"Las sinsombrero": Bare heads against the tyranny of being respectable. Favorite 



Jan 1 1925


Madrid, Spain

"Las sinsombrero" ("without hat") were a group of spanish women formed by the artists Maruja Mallo, Margarita Manso, Concha Méndez and the socialist activist Margarita Nelken. During the 20s they were part of Madrid's artistic and intellectual scene, and they gained their name and popularity as a group because they refused to wear a hat in public, something that in that time was a rule of respectability in terms of class and gender. Their attitude somehow reflected the claims and demands of spanish sufragism and early feminism. A few years later, during the 30s, their performances became a movement, the "sinsombrerismo", which received a lot of backlash and was accused of destroying the spanish hat industry.

Walking bare head out on the streets of Madrid was, in that moment, a very transgressive statement, and it had consequences. For example, one time Maruja Mallo and Margarita Manso had stones thrown at them while walking with Salvador Dalí and Federico García Lorca, and they had to run to the subway to protect themselves. In order to avoid situations like this one, Maruja Mallo came up with another performance: they would wear a small balloon tied to their wirst, and said balloon would wear a hat.

However, this was not the only way they challenged gender rules: Concha Méndez would dress herself in work clothes (blue overalls), and Margarita Manso and Maruja Mallo dressed themselves in men clothes borrowed from Salvador Dalí and Federico García Lorca to be able to enter the monastry of Santo Domingo de Silos to hear Gregorian Chant.

Asides from their joint activities, the three artists that were part of this group, Maruja Mallo, Margarita Manso and Concha Méndez were pioneers in the participation of women in the spanish art scene. Their participation in these circles is, itself, political, given the rigid gender rules that existed in Spain an that time, but they went beyond that and used their art to generate a change in the spanish collective consciousness.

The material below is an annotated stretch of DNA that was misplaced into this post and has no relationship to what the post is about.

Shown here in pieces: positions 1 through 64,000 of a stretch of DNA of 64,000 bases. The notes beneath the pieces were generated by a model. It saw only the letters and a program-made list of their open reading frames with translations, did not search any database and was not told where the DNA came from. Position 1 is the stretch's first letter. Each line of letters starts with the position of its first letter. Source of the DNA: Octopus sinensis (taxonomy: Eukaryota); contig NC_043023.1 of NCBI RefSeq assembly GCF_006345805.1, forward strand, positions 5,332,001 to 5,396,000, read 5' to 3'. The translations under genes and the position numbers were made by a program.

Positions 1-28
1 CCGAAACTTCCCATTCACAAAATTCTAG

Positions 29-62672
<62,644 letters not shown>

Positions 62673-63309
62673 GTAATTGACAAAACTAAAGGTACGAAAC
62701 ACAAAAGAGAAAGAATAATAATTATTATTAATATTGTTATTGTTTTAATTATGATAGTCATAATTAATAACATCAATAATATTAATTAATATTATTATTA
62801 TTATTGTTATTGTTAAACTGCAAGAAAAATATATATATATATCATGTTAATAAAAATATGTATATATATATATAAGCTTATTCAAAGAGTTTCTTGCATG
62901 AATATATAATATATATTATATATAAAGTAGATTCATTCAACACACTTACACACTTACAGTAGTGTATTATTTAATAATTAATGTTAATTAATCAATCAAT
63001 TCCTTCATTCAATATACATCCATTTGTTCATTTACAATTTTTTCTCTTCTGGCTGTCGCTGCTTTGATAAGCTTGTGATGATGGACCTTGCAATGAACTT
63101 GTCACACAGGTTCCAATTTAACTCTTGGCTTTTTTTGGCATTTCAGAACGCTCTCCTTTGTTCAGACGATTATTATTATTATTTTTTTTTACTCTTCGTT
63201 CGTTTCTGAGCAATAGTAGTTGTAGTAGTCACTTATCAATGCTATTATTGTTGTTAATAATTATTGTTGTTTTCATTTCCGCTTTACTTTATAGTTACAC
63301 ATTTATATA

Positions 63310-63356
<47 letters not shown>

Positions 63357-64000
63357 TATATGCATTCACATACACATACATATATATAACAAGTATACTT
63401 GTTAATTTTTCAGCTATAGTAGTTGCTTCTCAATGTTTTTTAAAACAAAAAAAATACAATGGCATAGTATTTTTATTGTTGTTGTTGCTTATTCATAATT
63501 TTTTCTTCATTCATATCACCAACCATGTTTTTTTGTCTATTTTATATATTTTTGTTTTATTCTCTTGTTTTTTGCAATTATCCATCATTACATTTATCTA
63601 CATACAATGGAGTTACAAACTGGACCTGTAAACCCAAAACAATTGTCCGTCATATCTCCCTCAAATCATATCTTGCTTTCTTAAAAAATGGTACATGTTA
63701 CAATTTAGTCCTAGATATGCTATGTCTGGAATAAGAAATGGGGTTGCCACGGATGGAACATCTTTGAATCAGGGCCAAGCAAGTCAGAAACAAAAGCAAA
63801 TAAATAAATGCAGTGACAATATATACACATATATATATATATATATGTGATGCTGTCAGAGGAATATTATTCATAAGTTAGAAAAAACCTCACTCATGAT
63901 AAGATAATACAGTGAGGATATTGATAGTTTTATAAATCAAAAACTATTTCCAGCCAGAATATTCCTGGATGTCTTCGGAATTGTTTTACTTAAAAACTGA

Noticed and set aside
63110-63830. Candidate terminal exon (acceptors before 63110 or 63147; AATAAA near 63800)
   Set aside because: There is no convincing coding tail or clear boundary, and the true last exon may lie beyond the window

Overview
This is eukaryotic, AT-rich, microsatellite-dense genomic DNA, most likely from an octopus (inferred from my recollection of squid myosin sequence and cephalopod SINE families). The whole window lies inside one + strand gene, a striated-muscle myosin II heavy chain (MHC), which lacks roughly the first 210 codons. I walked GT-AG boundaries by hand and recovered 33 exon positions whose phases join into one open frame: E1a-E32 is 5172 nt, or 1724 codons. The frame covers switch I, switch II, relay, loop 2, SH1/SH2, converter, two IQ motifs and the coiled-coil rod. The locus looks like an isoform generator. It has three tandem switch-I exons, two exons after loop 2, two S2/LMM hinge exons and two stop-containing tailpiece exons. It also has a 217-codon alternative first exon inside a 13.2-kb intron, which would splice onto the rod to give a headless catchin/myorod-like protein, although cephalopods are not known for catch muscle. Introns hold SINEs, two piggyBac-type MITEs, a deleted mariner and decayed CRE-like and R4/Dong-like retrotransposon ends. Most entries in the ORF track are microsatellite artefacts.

Maruja Mallo (1902-1995) was a surrealist painter and a member of the Generation of 1927. From 1920 to 1926 she attended the Real Academia de Bellas Artes de San Fernando (San Fernando's Royal Academy of Fine Arts) in Madrid, where she met the artists, writers and intellectuals that conformed the spanish avant-garde art scene.In 1932 she earned a scholarship to travel to Paris, where she met other artists, like Magritte, Ernst, Chirico, Breton or Éluard. She also worked as a teacher during the 30s. After the Spanish Civil War, she lived in Argentina for more than twenty years, returning to Madrid in 1961.

In one of her most famous performances, Maruja Mallo, riding a bike, broke into a church in Arévalo (Ávila), where she worked as a high school teacher. In the context of a spanish small town, this act created a considerable controversy.

Margarita Manso (1908-1960), was a spanish painter that, like Maruja Mallo, attended the Real Academia de las Artes de San Fernando,

Concha Méndez (1898-1986) was a spanish poetess. In her youth she also gained some popularity as a swimmer. Because of her relationship with Luis Buñuel, she became part of the Generation of 1927. Tired of complying to rigid gender roles, she traveled around Erurope and Latin America, where she published some of her work. She returned to Spain in 1935, and supported the Second Spanish Republic during the Civil War. When the conflict finished, she had to leave to France and then to Cuba and Mexico. She never came back to Spain.

Posted by Rebeca Herrero on

Featured in these Galleries